- Research article
- Open Access
Thioacetamide promotes osteoclast transformation of bone marrow macrophages by influencing PI3K/AKT pathways
Journal of Orthopaedic Surgery and Research volume 17, Article number: 53 (2022)
Osteoclast cell increase is a major risk factor for osteoporosis and degenerative bone and joint diseases. At present, RANKL and M-CSF are commonly used to induce osteoclastogenesis. Thioacetamide (TAA) can lead to many types of liver and kidney damage, but less attention has been paid to the association of TAA with bone damage. In this work, we investigated the effects of TAA on the osteoclastogenesis and differentiation of bone marrow macrophages (BMMs).
BMMs of SD rat suckling mice were taken for primary culture. CCK-8 was used to detect the toxic effects of TAA on BMMs, and flow cytometry was used to detect the effects of TAA on the cell cycle, cell viability, apoptosis and intracytoplasmic Ca2+ concentration of BMMs. TRAP staining was used to detect the effect of RANKL and M-CSF and TAA on osteoclast differentiation of BMMs. Western Blot was used to detect the expression level of PI3K/AKT pathway and osteoclast-specific proteins (TRAP and cathepsin K).
The results suggested that TAA inhibited the proliferation of BMMs, while enhancing osteoclastogenesis at 0.5 mg/mL and 1 mg/mL as assayed by TRAP staining. Exposed to TAA, BMMs could differentiate into osteoclast-like cells with overexpression of cathepsin K and TRAP proteins. Western blot results showed that TAA can activate the expression levels of P-PI3K, P-AKT, P-P38, and P-JNK, accompanied by apoptosis of BMMs and increase in intracellular Ca2+.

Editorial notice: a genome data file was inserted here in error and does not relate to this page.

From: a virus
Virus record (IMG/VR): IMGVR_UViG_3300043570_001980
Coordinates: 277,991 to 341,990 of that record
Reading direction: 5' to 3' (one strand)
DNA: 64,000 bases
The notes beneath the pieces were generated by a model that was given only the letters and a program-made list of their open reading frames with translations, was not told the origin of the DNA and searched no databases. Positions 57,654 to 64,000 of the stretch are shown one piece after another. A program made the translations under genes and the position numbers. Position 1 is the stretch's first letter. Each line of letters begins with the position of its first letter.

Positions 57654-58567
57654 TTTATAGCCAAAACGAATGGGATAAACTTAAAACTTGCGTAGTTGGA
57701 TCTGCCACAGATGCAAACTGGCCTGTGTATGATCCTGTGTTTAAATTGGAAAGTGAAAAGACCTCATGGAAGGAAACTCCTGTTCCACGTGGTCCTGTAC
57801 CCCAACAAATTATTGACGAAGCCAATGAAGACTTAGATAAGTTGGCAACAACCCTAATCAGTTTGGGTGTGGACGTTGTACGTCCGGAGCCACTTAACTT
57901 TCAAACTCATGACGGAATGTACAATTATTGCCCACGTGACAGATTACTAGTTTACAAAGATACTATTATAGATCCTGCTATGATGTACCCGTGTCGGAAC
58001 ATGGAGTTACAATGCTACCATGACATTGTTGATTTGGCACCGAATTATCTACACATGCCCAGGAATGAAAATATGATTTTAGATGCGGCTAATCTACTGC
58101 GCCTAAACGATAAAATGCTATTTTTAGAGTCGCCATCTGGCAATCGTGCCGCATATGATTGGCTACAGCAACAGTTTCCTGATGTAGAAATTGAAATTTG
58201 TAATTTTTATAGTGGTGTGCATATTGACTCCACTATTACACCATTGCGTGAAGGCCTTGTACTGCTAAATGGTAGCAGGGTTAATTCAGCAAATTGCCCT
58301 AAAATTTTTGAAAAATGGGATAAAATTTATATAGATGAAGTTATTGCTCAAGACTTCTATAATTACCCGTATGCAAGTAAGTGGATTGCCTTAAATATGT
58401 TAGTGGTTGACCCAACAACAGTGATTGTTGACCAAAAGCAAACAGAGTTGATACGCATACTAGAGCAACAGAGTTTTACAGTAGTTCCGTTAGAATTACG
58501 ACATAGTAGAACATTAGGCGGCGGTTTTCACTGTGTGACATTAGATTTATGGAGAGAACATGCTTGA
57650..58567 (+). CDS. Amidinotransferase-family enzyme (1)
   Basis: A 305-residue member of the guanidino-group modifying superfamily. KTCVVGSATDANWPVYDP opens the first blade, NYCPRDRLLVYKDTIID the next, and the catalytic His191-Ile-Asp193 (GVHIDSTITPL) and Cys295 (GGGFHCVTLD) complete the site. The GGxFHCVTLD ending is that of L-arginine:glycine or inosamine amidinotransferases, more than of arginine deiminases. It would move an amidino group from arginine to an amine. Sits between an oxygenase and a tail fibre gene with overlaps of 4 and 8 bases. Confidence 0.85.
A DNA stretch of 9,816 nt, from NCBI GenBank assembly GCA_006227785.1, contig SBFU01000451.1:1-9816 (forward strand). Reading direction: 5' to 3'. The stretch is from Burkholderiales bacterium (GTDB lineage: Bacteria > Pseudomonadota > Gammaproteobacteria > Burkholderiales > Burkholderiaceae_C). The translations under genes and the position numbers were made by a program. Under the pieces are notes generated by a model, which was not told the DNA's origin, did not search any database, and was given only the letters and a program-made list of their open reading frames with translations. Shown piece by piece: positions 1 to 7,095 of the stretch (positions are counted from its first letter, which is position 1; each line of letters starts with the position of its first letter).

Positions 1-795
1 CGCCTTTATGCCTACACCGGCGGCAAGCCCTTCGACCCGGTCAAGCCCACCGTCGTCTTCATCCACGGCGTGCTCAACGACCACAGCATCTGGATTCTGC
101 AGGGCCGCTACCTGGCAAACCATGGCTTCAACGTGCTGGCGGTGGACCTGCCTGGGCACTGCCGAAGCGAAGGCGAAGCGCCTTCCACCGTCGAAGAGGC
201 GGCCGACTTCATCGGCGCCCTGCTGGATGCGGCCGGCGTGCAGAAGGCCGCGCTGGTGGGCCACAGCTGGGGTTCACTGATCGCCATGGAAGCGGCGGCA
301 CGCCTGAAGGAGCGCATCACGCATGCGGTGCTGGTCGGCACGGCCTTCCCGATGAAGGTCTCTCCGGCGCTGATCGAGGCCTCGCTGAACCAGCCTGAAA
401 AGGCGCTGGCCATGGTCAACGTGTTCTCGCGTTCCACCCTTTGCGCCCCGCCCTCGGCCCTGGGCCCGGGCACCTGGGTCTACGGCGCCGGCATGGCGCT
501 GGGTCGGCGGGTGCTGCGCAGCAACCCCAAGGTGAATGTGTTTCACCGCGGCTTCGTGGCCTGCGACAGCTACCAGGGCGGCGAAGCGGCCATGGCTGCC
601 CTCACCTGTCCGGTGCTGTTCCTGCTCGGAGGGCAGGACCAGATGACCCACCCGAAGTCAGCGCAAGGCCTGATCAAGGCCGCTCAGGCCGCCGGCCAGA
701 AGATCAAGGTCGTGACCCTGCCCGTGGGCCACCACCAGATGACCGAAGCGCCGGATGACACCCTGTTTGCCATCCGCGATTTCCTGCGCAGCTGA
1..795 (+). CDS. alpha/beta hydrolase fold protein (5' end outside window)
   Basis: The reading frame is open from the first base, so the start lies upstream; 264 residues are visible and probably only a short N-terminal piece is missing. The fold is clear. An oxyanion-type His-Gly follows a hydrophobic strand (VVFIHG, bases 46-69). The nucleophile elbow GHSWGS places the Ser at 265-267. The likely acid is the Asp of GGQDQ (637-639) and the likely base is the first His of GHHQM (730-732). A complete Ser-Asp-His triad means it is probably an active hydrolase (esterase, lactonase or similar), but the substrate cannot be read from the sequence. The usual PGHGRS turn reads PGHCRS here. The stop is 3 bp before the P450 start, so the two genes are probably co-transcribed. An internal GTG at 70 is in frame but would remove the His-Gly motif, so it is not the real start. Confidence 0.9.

TAA may induce osteoclast formation in BMMs by activating the expression of PI3K/AKT pathway proteins, which is comparable to the classic osteoclast differentiation inducer RANKL and M-CSF. This suggests that we may find a cheap osteoclast inducer.
TAA as a commercial chemical is widely used in electroplating additives, photographic drugs, pesticides and dyeing aids [1,2,3,4], and it is used to establish an animal model for liver cirrhosis due to its hepatotoxic effects . TAA-induced cirrhosis has similar pathologic changes to human liver cirrhosis and can be used to reproduce the human disease [6, 7]. Additionally, the effects of TAA are not limited to the liver, as profound structural and functional changes have been described in the kidney, spleen, lung, intestine, stomach, brain and bone marrow after TAA exposure [8,9,10,11,12,13,14,15]. However, less attention has been paid to the association of TAA with bone damage.